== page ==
I am so appalled I scarcely know where to begin. I think one aspect you can't ignore is that a mountain of people have known about this for at least 10 years, and it's just now coming out. I'm told that a conspiracy is difficult to keep quiet when there are many people involved... but here's an example of something invasive, kept quiet for a long time.

Monday, October 17, 2005


Rocket Racers are on the way. How much of this am I responsible for? At the risk of rekindling adolescent egosim, I do wish to point out that I've worked with both XCOR and Velocity aircraft. I made email and phone introductions between the principals of the two companies. I pointed out the the engineers at XCOR that the Velocity team would be a natural fit to provide the airframe for whatever their next vehicle would be, since Burt Rutan was too busy working on the Virgin Galactic project. I mentioned to the Swings that it would be cool to be part of whatever XCOR was up to.

Who knows? I might have been a mere quantum ripple, less than the flapping of a butterfly's wing. It's a fact that the two groups were already attending the same airshows, but it's also a fact that they weren't talking to each other. Rocket Racers might have become real entirely without me, or I might have been the last bit of oomph that pushed the idea across the threshold. The point, I suppose, is never fear to put out into the Universe what you would like to see become real.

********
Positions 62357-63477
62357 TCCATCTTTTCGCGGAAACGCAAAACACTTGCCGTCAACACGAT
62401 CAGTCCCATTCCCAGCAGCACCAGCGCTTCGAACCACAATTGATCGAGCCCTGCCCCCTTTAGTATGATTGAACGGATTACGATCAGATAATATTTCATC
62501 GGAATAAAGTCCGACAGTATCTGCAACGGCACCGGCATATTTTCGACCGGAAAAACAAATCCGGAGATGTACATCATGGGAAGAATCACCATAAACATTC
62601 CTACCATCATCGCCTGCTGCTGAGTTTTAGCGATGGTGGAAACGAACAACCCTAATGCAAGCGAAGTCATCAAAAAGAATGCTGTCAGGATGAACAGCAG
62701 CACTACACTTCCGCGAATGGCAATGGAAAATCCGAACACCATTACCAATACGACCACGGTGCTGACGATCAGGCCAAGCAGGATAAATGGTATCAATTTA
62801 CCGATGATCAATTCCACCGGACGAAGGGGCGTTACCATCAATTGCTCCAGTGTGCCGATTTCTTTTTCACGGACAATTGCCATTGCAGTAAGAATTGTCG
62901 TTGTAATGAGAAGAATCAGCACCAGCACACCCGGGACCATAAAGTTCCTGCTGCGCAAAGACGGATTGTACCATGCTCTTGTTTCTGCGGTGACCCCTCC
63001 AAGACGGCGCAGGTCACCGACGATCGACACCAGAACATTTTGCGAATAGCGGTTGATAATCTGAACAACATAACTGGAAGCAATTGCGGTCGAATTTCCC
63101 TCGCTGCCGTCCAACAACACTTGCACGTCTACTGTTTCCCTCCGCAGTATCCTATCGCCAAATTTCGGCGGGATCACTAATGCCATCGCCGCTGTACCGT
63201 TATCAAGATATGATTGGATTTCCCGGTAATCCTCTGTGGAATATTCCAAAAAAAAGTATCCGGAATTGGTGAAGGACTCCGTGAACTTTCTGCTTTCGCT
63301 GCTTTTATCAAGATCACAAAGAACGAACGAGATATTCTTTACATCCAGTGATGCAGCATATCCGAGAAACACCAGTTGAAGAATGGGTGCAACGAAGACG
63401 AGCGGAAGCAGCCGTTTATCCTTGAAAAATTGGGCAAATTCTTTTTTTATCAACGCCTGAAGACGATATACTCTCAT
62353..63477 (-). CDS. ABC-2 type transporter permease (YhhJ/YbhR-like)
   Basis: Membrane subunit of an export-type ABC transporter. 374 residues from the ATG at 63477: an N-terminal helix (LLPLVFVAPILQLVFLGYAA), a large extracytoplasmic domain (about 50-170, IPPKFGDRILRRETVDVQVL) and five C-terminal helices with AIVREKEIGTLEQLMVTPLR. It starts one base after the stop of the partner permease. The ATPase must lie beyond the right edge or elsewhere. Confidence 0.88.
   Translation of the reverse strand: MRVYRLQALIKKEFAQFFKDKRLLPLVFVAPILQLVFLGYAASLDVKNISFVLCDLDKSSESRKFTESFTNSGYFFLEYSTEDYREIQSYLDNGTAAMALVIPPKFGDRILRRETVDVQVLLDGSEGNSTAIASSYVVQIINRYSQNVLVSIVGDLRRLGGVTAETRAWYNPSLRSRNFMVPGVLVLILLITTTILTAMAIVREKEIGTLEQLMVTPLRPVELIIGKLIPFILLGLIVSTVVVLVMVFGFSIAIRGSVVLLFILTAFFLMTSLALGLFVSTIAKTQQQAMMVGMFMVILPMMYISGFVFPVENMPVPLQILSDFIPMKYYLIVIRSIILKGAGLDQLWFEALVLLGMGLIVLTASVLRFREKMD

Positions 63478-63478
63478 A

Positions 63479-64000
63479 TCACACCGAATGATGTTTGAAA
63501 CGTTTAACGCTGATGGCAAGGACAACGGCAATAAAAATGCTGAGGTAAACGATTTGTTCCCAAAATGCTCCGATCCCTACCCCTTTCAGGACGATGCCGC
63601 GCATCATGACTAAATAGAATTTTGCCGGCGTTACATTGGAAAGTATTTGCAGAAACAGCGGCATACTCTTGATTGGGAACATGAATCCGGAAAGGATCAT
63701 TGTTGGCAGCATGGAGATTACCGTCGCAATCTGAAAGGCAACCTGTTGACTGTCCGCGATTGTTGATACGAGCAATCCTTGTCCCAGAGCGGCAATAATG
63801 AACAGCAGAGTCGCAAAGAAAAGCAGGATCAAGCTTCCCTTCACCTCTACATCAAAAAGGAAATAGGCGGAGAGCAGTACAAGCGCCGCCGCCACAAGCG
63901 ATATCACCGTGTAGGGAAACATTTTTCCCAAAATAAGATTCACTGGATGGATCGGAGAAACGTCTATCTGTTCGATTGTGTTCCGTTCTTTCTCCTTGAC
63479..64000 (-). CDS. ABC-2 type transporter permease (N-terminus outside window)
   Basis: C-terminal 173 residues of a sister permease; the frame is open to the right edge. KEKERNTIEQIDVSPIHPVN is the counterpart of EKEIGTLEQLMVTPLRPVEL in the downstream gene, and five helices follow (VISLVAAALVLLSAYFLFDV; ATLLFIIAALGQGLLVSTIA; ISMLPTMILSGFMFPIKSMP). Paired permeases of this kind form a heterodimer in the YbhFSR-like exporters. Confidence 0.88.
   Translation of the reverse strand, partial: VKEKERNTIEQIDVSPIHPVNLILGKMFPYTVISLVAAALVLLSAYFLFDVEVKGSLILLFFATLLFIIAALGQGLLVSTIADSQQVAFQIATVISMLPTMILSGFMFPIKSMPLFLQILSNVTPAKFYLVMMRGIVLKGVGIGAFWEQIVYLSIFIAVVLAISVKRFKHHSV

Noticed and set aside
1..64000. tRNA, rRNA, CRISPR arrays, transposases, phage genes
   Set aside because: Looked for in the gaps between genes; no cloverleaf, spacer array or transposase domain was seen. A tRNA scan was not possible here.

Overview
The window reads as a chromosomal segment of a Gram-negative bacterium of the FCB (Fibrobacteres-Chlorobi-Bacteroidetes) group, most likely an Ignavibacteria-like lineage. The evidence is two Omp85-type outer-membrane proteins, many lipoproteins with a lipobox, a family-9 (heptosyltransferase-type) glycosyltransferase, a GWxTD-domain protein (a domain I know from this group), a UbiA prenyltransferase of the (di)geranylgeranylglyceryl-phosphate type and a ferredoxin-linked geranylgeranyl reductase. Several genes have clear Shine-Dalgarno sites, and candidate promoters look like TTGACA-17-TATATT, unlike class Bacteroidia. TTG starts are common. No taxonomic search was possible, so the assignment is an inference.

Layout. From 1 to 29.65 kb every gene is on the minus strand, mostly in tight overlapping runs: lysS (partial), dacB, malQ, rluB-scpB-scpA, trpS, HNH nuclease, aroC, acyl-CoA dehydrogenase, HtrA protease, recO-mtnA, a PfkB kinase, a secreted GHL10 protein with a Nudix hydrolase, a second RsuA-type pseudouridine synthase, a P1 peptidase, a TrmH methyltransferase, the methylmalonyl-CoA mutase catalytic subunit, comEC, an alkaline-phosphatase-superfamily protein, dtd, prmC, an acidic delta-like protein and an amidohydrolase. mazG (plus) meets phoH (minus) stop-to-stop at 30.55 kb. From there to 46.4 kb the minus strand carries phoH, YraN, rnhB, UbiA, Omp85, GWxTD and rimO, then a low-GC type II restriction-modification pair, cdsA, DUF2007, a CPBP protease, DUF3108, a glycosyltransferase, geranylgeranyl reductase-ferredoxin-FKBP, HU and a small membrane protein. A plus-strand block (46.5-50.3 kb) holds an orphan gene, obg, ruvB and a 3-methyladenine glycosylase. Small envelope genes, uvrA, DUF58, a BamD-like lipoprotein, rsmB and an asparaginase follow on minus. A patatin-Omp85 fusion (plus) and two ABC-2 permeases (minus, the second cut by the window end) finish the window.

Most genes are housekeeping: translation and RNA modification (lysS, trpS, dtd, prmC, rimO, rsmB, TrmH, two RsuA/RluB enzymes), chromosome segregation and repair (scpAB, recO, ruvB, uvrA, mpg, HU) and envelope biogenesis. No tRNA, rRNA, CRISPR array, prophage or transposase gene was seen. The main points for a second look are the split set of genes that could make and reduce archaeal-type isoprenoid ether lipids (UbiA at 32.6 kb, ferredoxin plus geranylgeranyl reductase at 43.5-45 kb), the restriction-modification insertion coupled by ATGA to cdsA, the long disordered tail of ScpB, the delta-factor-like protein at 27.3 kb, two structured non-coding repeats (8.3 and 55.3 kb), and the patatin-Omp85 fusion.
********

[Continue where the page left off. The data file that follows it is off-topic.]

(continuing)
Friday, October 07, 2005

Starting the design

First of all, I had to paste this image together because I couldn't get both of us into frame. So that's why it's artsy.

There are a few methods useful to initiating a design project. One that I use with people who are brand-new to the idea, or more specifically, don't have the vernacular of design, is to assign them the job of gathering up things that strike their fancy. Sometimes I'll use this with people who are too steeped in design, to help them break free of their preconceptions.

"I want you, in the next week, to just notice things as you go through your world. Notice anything that captures your attention: your favorite clothes, your favorite music, a car commercial, a magazine ad, your favorite present... bring these to me, and we'll unravel the story they tell." Sometimes clients don't quite understand and go through the phone book, clipping out all the ads from their competitors. To them I say, "Next week, don't bring me anything from your profession. Bring me your favorite sports team logo, beer bottle label, and hood ornament. But I don't need to see anything else from your industry."

My most successful designs ever, come out of this process.

It's also great fun. We open their bag of stuff, and I listen to the story of each artifact. I'm listening for how this person connects with the world. By creating a design that explicitly relates to their connection, we create a powerful communication tool, helpful for other people to connect to my client. The conduit goes both ways. What attracts my client, relates to their right livelihood. By drawing people into the relationship, the design pre-qualifies my client's potential clients.

Wednesday, September 28, 2005

BNI Visitor Day success!

Our local chapter of BNI (Business Networking International, the number 1, one-profession-per-chapter referral group) staged a Visitor Day. We had a letter campaign, inviting hundreds of people we do business with to come and learn how to build their business through word-of-mouth marketing. We packed the room, with more than 100 people (including our team), and we gathered 9 applications!